Up until this point I have been studying Korean every day for roughly one hour. I wouldn't call my improvement meteoric, but I'm also honest enough to admit (and have said on this blog) that I can see some improvement. My Korean friends are also constantly tell me that my Korean is improving (especially if they haven't seen me or talked to me in some time). Nevertheless, I would never say that I have reached the point of proficiency at which I could call myself "functionally fluent" in my Korean. Sure, I know how to give and receive simple instructions in climbing like "move your left foot up," and some, like myself, would even argue that this is all the communication one needs to live a happy life, but "Talking With Beauties" (as it's known on expat bloggers' websites) will not be inviting me to take part in their rare "Talking With Handsome Men" episodes.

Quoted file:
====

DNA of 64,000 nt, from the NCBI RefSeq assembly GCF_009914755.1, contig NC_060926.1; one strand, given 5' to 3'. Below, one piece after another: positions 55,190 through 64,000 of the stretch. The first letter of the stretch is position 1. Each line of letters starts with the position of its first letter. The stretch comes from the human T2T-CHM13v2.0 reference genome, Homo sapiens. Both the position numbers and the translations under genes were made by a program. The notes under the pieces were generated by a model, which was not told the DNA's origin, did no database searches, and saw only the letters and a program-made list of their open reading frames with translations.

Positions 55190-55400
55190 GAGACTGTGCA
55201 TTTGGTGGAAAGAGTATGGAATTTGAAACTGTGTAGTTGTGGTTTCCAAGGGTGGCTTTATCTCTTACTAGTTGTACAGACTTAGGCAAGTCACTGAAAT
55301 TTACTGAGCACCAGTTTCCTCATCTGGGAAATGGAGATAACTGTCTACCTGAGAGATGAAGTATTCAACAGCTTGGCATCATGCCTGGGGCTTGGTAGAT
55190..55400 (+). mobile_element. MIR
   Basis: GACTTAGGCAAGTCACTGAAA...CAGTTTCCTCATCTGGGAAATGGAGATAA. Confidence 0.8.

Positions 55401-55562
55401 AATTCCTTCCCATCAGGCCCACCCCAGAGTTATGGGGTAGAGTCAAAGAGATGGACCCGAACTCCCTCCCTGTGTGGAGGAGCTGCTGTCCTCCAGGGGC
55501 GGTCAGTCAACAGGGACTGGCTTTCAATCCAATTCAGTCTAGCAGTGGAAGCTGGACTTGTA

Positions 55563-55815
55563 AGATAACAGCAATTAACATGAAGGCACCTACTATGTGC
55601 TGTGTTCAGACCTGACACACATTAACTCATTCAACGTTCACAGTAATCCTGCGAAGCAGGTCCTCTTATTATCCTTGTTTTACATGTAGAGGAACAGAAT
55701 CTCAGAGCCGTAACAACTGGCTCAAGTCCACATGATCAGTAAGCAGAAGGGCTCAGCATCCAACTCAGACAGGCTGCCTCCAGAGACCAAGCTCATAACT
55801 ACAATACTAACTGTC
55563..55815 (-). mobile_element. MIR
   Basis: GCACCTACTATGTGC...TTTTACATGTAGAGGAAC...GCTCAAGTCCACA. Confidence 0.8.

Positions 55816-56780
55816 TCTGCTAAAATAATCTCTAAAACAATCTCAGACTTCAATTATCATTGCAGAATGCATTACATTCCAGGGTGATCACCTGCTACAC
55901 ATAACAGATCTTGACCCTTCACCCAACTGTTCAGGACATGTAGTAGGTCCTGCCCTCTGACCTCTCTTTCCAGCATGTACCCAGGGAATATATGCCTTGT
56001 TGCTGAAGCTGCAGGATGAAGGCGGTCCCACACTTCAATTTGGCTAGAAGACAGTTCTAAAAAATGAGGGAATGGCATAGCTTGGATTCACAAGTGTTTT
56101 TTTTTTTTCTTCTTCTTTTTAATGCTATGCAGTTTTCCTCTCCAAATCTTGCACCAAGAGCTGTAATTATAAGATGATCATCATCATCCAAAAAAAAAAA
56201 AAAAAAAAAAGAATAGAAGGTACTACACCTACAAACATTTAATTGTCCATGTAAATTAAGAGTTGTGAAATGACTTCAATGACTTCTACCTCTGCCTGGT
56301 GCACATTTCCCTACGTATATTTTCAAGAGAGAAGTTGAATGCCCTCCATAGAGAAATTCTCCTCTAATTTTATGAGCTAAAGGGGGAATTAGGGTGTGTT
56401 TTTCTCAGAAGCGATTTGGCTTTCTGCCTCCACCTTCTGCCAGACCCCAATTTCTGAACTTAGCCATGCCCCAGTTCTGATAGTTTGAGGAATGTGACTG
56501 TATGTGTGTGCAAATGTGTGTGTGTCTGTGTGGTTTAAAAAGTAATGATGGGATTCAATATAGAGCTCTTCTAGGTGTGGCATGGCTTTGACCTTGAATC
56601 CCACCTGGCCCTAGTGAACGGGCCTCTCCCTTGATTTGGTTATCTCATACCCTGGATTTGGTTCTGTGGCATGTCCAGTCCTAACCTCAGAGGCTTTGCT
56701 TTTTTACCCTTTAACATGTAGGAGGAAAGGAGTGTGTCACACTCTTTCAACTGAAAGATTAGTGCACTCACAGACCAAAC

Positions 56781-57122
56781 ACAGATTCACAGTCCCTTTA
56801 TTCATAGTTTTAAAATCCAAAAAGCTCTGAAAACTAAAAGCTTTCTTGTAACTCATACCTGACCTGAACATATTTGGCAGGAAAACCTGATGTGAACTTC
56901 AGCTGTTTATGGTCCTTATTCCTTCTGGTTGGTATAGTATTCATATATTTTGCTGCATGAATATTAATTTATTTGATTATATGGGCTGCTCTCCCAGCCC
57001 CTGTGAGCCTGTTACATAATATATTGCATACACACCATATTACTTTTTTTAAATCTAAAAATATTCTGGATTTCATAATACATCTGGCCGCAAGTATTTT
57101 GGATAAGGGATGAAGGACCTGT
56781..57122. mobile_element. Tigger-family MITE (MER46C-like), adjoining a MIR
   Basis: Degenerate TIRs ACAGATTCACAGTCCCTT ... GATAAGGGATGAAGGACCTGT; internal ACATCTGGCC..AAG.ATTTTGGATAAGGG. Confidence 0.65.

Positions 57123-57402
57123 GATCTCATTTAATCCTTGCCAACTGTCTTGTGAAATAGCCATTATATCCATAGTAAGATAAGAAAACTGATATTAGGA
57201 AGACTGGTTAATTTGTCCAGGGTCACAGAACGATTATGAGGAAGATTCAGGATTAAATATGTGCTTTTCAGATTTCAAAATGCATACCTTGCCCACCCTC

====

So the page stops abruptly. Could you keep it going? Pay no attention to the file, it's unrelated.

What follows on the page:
This past week though I seem to have experienced a plastic wrap break through of sorts. While many foreigners living in Korea are too lazy to even learn the hangul (the world's easiest "alphabet" to read), I've said before and I'm saying it again now that I'm still surprised at how every time I meet a new Korean they're still surprised at "how well" I speak my limited Korean. If any Korean came to Canada with the same level of proficiency in English as I have in Korean, you'd have every secretly racist person in the country (or roughly 90% of the population) complaining around their dinner table that these people "should go back to their own country" and that "we don't go to their country to work when we don't know their language." However, this week on two separate occasions I participated in extended introductions with strangers (in Korean) that lasted about 3-5 minutes, and this impressed even me. My grammar was more or less right, and I believe I said most of the words correctly.